It’s somehow ironic that it may have been that porch that saved the rest of the family from infection. Miraculously, neither Nora, Mildred, or Eloise contracted TB from either Curt or Curtis.

If Curtis had been sick fifty years later, she would have taken a long regimen of antibiotics and probably lived – or at least stood a fighting chance.

I’m not sure when this photo of Curtis was taken, but she doesn’t look quite adult here.  Fortunately, the family had this picture of better times where Curtis looks beautiful and happy.

And, of course, this adorable baby picture. There’s no doubt this is Curtis. Those ears!

Edith, my grandmother, told my mother that not only was Curtis named for her father, Curtis Benjamin Lore, but she absolutely adored him. That feeling was mutual. Ironic that he walked away from his first family, children included, but clung so tightly to his second.

East Hill Cemetery

For the second time in 27 months, Nora would pass beneath this archway at the entrance of East Hill Cemetery, accompanying the casket of a loved one.

The casket would have been loaded from their home onto a wagon pulled by a team of horses. The wheels would have creaked as the procession moved slowly through town, the horses’ hoofs echoing and carriages following.

I’m sure Nora had visited many times since Curt’s death. Perhaps she came to talk with Curt as she grew ever more concerned that Curtis would be joining him.

On a cold, bleak, winter day, Curtis was buried beside her father. Her suffering finally over.

Nora would be buried beside them both, 37 years later.

Three identical stones in a row.

The Next Chapter

Nora didn’t have much time to grieve. Grieving was a luxury she could no longer afford.

Nora had to pick herself up, dust herself off, again, as best she could, for the sake of her young daughters, and put together some semblance of a life.

A month later, Nora had a new job and opened the door to the next chapter of her life.

What lay on the other side of that door?

Something rather startling that absolutely no one expected.

Join me soon for “Nora’s Surprise.”



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13 thoughts on “Curtis Lore: White Plague Times Two – 52 Ancestors #329

  1. I had no idea that so many died from TB. My 2X great grandfather was also a victim. He passed away at 30 years old in 1880 leaving behind a young widow and 3 young sons. He actually returned to his hometown in the Harz Mountains after his diagnosis, as the elevation there was thought to be beneficial. This young German couple now has descendants in at least 7 countries on 3 continents. Your posts about your ancestors are inspiring… getting accurate dates for our ancestors is important but those details are just the beginning.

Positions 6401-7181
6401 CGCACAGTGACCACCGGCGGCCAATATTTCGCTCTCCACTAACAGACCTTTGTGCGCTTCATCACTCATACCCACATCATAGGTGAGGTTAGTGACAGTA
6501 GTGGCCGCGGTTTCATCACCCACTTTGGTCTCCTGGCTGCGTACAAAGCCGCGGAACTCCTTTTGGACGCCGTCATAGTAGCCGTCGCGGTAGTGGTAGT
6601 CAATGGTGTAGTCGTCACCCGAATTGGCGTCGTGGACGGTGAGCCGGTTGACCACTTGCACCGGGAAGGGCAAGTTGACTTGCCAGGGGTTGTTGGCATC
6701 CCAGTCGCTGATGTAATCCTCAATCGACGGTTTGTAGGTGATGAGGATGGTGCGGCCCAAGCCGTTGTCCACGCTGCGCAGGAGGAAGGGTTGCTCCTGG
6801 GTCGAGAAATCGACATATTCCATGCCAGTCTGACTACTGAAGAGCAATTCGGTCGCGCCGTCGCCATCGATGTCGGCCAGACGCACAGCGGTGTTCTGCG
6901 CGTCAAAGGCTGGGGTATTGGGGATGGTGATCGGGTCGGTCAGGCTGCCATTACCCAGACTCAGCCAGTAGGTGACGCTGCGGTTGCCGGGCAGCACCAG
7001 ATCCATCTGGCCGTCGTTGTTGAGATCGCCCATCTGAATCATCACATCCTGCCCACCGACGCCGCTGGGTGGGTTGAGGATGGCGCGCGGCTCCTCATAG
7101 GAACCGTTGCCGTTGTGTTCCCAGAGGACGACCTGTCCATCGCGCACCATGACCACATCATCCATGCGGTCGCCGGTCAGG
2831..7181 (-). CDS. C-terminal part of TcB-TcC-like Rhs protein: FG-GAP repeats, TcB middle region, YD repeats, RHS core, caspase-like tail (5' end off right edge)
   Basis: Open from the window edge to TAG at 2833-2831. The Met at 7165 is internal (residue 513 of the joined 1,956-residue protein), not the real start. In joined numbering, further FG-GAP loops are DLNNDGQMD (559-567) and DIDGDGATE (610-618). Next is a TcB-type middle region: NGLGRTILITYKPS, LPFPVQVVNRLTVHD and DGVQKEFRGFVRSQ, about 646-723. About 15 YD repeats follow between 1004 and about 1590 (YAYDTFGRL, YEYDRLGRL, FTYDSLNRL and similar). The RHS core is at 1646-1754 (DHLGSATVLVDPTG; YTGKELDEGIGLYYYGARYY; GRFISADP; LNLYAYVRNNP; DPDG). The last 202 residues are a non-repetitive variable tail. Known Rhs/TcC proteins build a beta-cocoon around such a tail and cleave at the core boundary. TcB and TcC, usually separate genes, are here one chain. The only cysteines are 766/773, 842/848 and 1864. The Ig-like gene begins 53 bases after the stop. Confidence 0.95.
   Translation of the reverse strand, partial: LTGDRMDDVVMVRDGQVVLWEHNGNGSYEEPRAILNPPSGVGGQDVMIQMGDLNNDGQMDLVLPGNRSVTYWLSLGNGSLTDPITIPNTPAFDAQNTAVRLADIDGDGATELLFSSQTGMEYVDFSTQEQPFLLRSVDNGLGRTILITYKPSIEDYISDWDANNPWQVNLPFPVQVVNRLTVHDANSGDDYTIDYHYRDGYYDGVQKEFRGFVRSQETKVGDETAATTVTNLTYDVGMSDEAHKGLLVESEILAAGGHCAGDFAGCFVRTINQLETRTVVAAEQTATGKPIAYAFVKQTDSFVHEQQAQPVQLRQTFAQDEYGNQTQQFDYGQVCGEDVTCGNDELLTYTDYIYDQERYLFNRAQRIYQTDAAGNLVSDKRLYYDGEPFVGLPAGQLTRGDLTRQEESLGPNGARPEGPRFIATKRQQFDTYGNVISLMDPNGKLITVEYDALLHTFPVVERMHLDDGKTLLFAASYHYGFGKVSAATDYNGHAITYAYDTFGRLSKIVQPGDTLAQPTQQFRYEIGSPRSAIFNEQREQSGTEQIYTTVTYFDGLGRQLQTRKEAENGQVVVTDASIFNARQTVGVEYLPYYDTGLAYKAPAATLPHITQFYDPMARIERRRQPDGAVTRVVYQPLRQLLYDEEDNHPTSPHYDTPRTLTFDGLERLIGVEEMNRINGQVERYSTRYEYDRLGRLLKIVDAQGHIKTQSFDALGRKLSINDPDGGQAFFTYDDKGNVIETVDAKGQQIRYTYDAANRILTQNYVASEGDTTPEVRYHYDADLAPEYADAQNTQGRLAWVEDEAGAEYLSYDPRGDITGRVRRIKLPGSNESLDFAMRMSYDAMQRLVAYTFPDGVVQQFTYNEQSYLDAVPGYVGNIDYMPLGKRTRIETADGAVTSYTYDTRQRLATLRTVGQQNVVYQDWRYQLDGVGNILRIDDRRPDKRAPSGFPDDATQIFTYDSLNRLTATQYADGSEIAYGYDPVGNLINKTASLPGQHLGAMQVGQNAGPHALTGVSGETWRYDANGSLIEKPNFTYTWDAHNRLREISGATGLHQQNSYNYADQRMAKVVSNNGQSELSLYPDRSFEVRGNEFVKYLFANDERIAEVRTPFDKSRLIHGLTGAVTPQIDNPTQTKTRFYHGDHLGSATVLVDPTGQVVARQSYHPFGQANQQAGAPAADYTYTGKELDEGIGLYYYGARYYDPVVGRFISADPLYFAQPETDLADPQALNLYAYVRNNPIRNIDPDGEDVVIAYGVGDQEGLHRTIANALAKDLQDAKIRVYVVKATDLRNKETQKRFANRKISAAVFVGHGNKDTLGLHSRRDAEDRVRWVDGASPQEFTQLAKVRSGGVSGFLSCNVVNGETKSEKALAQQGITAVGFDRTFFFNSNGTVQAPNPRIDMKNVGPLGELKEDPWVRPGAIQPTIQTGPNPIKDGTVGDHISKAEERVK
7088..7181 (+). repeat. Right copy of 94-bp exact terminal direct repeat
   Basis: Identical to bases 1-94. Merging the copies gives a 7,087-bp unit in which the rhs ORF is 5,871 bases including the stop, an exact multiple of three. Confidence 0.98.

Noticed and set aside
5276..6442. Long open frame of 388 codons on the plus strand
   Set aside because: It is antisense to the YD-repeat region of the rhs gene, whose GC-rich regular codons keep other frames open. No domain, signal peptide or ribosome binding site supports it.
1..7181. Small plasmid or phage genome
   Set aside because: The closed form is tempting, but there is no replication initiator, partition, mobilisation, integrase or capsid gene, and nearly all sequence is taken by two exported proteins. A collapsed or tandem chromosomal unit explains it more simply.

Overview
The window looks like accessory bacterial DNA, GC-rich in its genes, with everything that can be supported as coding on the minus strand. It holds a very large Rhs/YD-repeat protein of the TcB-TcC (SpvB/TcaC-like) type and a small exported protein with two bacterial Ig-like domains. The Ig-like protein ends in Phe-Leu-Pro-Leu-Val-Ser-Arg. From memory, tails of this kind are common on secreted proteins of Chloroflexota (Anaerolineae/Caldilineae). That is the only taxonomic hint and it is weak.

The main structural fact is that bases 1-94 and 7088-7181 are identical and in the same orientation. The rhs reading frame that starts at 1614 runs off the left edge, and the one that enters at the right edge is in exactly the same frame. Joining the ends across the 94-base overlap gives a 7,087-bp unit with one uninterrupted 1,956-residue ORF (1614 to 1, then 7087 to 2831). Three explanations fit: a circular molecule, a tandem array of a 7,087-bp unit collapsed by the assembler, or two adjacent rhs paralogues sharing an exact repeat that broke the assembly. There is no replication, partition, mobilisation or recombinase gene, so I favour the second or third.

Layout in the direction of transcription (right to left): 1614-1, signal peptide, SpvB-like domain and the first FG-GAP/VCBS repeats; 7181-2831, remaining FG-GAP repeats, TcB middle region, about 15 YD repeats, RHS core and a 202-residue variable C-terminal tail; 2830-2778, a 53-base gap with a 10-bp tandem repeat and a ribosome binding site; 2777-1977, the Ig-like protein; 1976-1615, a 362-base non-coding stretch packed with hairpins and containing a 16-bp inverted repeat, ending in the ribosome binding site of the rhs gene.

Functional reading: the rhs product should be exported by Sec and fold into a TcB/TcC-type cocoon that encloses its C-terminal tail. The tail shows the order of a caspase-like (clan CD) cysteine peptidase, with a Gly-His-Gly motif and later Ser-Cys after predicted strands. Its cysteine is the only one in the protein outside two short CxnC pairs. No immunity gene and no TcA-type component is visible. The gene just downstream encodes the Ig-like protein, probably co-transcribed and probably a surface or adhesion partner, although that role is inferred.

2. I too did not realize how many people succumbed to this disease of many names. My maternal grandfather Coyne Kidder died of tuberculosis at the age of 32 in 1935 after an extended period of time in a sanitorium. Mom said she remembered waving to him from some distance away outside the building. She was six years old when he died. Your account gives me a better idea of his and his family’s ordeal. Thank you.

  3. One branch of my family had a nasty run in with typhoid. And for generations they suffered TB. One family followed the advice given to many in Europe and came to the better conditions of Australia to try to escape it. Many people did benefit, but the particular individual triggering the move did not.
    When I was very young some of the TB sanitariums were just beginning to close, as due to the success of vaccination, they were no longer needed. Others were converted to serve other health needs.
    I have also met older people whose lives had been changed by polio and some who had careers blighted by rheumatic fever. It’s made me so grateful that my generation has mostly escaped death and debility due to infection. Historically we are so fortunate.

    • My Mom had rheumatic fever when she was a child. She nearly didn’t survive and had a heart murmur for the rest of her life.

      • And yet, from what I remember you telling us, she seems to have been very active.
        The person I knew was set for an international piano playing career until the agent asked for a medical and the bad news arrived. When much older she was always active and ran rings around everybody else. Despite other setbacks in life she was always positive and has been a great example.

  4. I had a great aunt who died of “consumption” in her early twenties. She was training to be a nurse, and I can’t help but wonder if she caught it from a patient. It seems a likely scenario.

  5. My grandfather’s two brothers died of TB when grown with families, and it looks like their father did also. One of the brothers died in a sanitarium in Albuquerque, New Mexico. He waited too long to go there, as he had only been there a couple of weeks. The other brother tried to work up until his death to feed his family. I have no idea how my grandfather and his children escaped it, except my grandfather did not work underground in the mines. My grandfather’s sister lived in Oklahoma, but I never found out if she also died of TB, but she did die rather young leaving two daughters. Miss Curtis Lore had ears like my father. Her baby photo looks so sweet. My father’s family lived only a few miles from the Oklahoma state line. The tribes suffered TB worse. I once researched this.

    As far as I know, no one died of TB on my mother’s side except maybe a couple of her cousins who died young. Mom said her mother stayed away from people with TB, and would not let her children visit them, or sit by them at church. I am not sure what happened at school? You did not mention how the families with TB may have been ostracized. It must have been incredibly painful for the families.

    Think about how many more relatives we may have had if there had been a cure for TB or a vaccine. We are very lucky.

  6. The story you tell is really impressive. I took the 24Genetics Ancestry test, which gives you very complete information about your ancestry (it includes more than 1500 regions), but I’ve been wanting to try FTDNA or MyHeritage to also know my family tree and my family history.

    Thank you very much for sharing your story!